W3C home > Mailing lists > Public > w3c-dist-auth@w3.org > October to December 2005

Re: ideas for research on wbedav required

From: Cullen Jennings <fluffy@cisco.com>
Date: Thu, 06 Oct 2005 21:26:29 -0700
To: david muller <david_muller_8888@yahoo.co.uk>
CC: WebDav <w3c-dist-auth@w3.org>, Jim Whitehead <ejw@soe.ucsc.edu>
Message-ID: <BF6B4705.54521%fluffy@cisco.com>

I suspect it is hard to do a PhD on a protocol but there is a problem that
has interest me a big and I suspect that DAV might be a small part of the
answer. More and more I various communication devices - cell phones, pda,
pager, computers, IM devices. They deal with various media: short
interactive text, longer text, voice, video, smell-o-vision. And I have all
kinds of rules about who can send me messages when and how they get routed
to me. My company has rules too. I have privacy constraints. Regulatory
bodies have rules and anti privacy constraints. If I block Alice from
sending me email, I probably want to block her from IM too. It's fine to
have rules in just a single email reader but if I want the rules there to
effect all my communications, such as a phone call, I need more. How do I
mange all these rules. How do I merge these rules. How does one device
discover my rules, edit them, then upload them for all my devices. How do
privacy of sender and receiver, and preferences of sender and receiver all
get balanced. How do you make it simple enough for a single user to
understand. How can an agent that watches that I just paged Alice decide to
go and add a temporarily rule to page me if I get an email from Alice. How
can we collect enough statistics to realize that I always send phone calls
from Bob to voicemail so just send them straight there without ringing my
phone. I suspect that answering these hard questions might be able to lead
to some PhD research and it seems very likely the way to transport, edit,
and control the policy information could be DAV.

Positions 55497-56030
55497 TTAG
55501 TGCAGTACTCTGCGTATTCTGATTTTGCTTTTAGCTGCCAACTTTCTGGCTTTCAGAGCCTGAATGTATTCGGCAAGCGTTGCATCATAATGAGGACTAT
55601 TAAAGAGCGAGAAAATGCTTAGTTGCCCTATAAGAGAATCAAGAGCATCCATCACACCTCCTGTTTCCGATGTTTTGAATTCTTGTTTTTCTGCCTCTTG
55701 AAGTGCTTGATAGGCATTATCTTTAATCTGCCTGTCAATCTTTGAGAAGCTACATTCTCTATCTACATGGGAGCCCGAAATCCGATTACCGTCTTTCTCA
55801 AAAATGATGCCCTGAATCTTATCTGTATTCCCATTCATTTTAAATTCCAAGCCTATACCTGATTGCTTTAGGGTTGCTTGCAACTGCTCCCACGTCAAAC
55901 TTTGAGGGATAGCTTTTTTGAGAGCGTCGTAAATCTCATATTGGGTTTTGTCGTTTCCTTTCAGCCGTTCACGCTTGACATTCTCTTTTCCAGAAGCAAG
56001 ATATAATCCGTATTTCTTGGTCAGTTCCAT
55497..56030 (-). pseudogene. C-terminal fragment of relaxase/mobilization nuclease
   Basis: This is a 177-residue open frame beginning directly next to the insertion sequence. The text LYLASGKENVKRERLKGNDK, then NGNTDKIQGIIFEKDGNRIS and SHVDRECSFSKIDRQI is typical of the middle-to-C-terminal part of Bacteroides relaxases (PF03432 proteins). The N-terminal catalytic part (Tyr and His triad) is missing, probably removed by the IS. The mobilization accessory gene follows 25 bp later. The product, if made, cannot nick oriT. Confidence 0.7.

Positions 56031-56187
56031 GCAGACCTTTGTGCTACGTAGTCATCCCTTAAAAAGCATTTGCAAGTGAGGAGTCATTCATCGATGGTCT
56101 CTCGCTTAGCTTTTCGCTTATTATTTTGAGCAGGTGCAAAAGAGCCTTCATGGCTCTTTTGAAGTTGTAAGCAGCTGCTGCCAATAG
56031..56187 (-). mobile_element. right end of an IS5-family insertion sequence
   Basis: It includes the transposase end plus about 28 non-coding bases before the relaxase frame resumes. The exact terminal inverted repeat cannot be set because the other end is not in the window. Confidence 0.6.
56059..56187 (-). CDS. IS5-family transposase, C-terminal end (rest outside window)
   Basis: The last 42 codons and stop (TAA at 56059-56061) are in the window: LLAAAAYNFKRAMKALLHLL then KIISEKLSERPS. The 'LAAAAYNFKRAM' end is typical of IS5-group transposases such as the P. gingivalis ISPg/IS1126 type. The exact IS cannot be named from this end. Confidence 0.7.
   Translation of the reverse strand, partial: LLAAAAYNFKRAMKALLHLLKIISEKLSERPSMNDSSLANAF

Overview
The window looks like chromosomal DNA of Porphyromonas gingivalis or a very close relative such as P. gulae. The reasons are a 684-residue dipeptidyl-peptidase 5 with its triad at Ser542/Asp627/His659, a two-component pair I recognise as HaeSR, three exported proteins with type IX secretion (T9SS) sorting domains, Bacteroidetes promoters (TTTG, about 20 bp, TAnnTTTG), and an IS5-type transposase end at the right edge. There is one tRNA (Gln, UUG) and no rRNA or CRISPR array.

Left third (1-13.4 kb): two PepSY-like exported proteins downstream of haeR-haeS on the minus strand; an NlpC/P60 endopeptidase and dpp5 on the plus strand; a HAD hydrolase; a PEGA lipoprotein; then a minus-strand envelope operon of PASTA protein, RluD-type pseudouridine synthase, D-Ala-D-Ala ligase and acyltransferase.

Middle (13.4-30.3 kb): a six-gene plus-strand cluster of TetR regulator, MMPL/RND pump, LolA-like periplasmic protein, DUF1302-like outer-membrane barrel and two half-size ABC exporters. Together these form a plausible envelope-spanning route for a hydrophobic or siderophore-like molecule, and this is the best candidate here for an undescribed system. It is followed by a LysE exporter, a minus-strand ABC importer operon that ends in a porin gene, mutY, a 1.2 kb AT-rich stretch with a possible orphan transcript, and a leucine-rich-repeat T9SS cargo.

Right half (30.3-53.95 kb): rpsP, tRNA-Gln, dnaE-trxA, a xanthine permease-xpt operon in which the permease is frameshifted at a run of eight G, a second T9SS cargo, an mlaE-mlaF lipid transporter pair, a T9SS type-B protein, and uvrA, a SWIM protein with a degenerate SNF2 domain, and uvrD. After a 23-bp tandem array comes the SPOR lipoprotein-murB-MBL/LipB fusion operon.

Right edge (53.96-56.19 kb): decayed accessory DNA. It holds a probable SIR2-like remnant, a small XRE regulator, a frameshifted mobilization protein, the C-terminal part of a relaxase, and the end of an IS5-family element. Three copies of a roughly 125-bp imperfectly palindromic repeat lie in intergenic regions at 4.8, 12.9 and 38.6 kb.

I'm cool with talk about what sort of research could be done involving
WebDav on this list, but please, please, if we are going discuss the SPAM
things, please, please move it to some other list. Anywhere but my backyard
is fine, may I suggest the DKIM mailing list. I'm sure DAV is a fine
protocol to transfer keys for DKIM, take it to the DKIM list.

Cullen (not as chair)

On 10/5/05 3:37 PM, "david muller" <david_muller_8888@yahoo.co.uk> wrote:

> Dear Sir,
> thanks for your ideas. I had myself once vaguely
> thought of the webdav email transport protocol long
> back but could not get the clear thought that time. I
> found it quite interesting and innovative. I will
> concentrate on this idea for now and will look into
> other ideas later.
> Few poins:
> 1. What I could understand of the idea is "To Develop
> a Mail Transport Protocol Based on WEBDAV (i.e which
> uses the extra methods like copy, move, delete,
> profind, propatch, lock, unlock provided by webdav).
> ". The protocol should be point to point, have
> authentication, some sort of identity management.
> 2. You have said that WebDAV is already the third most
> popular email transport  between mail server and mail
> client (MUA ?), since Hotmail and Outlook Express use
> WebDAV for mail transport. So does it mean that
> hotmail and outlook have already developed a transport
> protocol based on WEBDAV and are using it?
> 3. Would one of the major intention behind this new
> transport protocol be to stop SPAM (you have said that
> SPAM is killing SMTP)? If yes then I really did not
> understand that why you think that point to point
> transport protocol would not have spam problem.
> Thanks for your time,
> Regards.
>> * Email transport protocol. Spam is killing SMTP. It
>> would be nice to have a mail transport protocol that
> was > point-to-point, and involved
>> authentication or some form of expensive computation
>> for people to  
>> write email to a remote inbox. An email message is a
>> blog of content 
>> plus metadata, just like a WebDAV resource. WebDAV +
>> ACLs might be an
>> interesting starting point for creating an alternate
>> to SMTP for mail
>> transport.  WebDAV is already the third most popular
>> email transport 
>> between mail server and mail client (MUA), since
>> Hotmail and Outlook
>> Express use WebDAV for mail transport. Note that
>> this project might
>> very well also involve a solution for identity
>> management. For extra
>> credit (and a shred of hope for adoption), ensure
>> some form of  
>> interoperability with the existing SMTP-based email
>> system (perhaps 
>> by putting all of this email into an "untrusted" or
>> "unverified"  
>> folder)
> ___________________________________________________________
> To help you stay safe and secure online, we've developed the all new Yahoo!
> Security Centre. http://uk.security.yahoo.com
Received on Friday, 7 October 2005 04:28:22 UTC

This archive was generated by hypermail 2.3.1 : Wednesday, 7 January 2015 15:01:33 UTC